Remember how much market share VW had in N.A. from the late 50’s to the mid 70’s with no A/C available ? The first domestic manufacturer to offer A/C standard across their line was American Motors and this certainly didn’t sweep them in to profitability. In the 1950’s the UK exported more vehicles worldwide than the US (domestic) manufacturers and they put A/C units only in their most prestigious models/lines.

        With so many Mirage/Micra type vehicles sold in emerging markets and many northern European vehicles sold without air conditioning, non A/C cars still retain a significant market share.

        If we based worldwide vehicle trends on the Texas market/experience then wouldn’t most of us be driving Suburbans? (Not that I wouldn’t mind one, particularly this winter).

        • 0 avatar
          krhodes1

          A/C became more or less standard when it got to the point that it cost more to build some cars with it and some cars without it. It maybe made sense to not get it as an expensive option on a car 30+ years ago if you were in a place like Maine, but it sure doesn’t now.

          Like everything, as the technology improved and proliferated the cost of it plummeted. Same with house A/C units – I bought my first window A/C 20-odd years ago for my first apartment and it was a good deal at ~$350. Today something similar is $100.

          The only cars offered without A/C today in the US are absolute stripper price leaders, and even then good luck actually finding one to buy. My folks didn’t buy a car with A/C until the 1980s, but that is because they are [email protected] Yankees, not because they didn’t want it. Once they bought the first one (’82 Subaru), they never bought another vehicle without it. Not wanting it makes you just plain weird in my estimation. Are you some sort of human/lizard cold blooded hybrid??

        • 0 avatar
          turf3

          OK, I yield on the statistics. But I do not yield on my response to the implication that all of us who want/demand AC in our cars are weenies. If you have trouble with internal thermogenesis, or you live up North, OK; but I am telling you that in the South, as soon as AC became available it was immediately adopted, and that this did not happen sometime in the 80s by a bunch of wimpy whining baby boomers and Gen-Xers, but in the 60s by the same folks who fought World War Two and lived through the depression (buncha whiners, like my grandmother and mother who rode in a Ford T model from Kansas to Idaho in 1935, just a woman and her 7 year old daughter alone, or my father who fought 4 years in the Pacific…)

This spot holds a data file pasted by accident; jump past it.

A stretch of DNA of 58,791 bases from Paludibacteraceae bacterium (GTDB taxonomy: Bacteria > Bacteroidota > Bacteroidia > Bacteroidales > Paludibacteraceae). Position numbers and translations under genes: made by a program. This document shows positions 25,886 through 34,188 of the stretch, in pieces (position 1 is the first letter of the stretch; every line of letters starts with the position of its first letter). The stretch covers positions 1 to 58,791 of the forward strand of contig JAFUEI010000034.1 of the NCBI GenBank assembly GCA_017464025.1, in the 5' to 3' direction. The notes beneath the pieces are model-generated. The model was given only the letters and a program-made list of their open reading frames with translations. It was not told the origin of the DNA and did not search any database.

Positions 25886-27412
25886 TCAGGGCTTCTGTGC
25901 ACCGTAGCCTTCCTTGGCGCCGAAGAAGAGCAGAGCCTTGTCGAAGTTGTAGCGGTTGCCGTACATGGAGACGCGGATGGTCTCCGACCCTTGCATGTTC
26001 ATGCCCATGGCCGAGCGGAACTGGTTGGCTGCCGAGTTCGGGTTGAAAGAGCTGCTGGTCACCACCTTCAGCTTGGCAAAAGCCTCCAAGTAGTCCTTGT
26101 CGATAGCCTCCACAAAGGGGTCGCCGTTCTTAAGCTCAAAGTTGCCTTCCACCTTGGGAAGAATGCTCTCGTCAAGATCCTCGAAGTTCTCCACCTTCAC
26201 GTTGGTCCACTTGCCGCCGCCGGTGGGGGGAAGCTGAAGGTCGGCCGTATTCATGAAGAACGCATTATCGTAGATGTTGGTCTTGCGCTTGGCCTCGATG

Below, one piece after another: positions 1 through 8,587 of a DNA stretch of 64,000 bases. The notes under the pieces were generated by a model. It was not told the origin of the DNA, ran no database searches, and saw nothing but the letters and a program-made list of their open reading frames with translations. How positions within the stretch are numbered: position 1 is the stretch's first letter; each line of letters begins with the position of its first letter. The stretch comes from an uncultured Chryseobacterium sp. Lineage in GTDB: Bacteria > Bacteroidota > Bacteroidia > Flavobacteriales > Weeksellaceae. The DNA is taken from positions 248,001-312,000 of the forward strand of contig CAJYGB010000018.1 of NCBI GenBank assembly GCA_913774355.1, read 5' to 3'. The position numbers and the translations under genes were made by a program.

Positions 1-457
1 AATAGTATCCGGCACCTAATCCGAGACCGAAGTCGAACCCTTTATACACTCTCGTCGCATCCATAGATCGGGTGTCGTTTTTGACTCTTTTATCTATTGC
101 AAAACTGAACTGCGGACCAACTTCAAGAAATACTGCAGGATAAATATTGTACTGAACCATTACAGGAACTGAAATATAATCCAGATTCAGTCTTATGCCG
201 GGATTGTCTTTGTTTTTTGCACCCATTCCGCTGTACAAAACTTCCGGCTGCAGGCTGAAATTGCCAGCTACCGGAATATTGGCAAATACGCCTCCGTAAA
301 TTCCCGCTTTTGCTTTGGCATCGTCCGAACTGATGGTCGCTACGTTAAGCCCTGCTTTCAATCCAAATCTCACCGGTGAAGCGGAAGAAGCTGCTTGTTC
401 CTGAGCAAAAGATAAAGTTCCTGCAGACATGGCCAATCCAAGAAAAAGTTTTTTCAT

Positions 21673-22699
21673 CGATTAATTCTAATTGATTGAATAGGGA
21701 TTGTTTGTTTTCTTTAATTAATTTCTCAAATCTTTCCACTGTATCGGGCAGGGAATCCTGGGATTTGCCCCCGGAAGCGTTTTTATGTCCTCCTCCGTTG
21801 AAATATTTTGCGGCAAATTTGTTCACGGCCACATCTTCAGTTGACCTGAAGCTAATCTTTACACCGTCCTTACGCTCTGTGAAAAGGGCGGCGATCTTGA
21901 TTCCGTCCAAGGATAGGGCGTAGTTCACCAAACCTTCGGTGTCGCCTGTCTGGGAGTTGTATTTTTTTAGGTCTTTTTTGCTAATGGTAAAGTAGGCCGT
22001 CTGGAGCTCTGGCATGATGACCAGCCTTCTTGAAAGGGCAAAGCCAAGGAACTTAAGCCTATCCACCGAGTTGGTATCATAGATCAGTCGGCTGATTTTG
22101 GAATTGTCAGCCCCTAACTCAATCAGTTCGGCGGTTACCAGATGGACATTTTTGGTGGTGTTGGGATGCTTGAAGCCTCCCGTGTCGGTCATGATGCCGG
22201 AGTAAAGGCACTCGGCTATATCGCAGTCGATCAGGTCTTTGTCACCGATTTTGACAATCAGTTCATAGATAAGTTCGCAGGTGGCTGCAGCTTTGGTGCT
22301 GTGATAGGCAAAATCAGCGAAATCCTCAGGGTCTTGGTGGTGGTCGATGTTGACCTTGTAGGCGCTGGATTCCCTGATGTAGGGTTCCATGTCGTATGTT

Other parts of the world, or the Northern US, I can’t speak to as I wasn’t there then.

          • 0 avatar
            Arthur Dailey

            Remember that I started my statement with a clear reference to a cartoon character. It was meant to be ‘tongue in cheek’.

    • 0 avatar
      jim brewer

      Remember once my infant daughter was crotchety in her car seat. Kept crying all the way to our destination. I knew from the baby books that a baby who cries for no reason is a baby that will be asleep in 30 minutes. Still, it persisted. Turned out that the belt buckle against her leg gave her a 2nd degree burn. It was Phoenix. Sometimes you have to turn the steering wheel with the calluses on your hand.

      So yeah. Sometimes you need air-conditioning.

    • 0 avatar
      dtremit

      “A/C in cars was not prevalent until the late 80’s.”

      Maybe on imports, but for domestic cars, that wasn’t really the case where I lived (MI and IL). Pretty much anything but an econobox was optioned with A/C the vast majority of the time.

  • avatar
    redmondjp

    You obviously don’t live somewhere humid. Here in Seattle, we use our air conditioning year-round. It’s called DEFROST for 9 months of the year. It dehumidifies the air which keeps the insides of the glass clear.

    I wouldn’t drive a car here without it. Especially with any passengers as in that case, without A/C on a wet day you will never keep the windows clear.

    [I rarely comment on this site any longer, and again am reminded why – with the half-minute page load time, and then the page refreshes one of which wiped out my first try at this comment – what in the heck is going on?]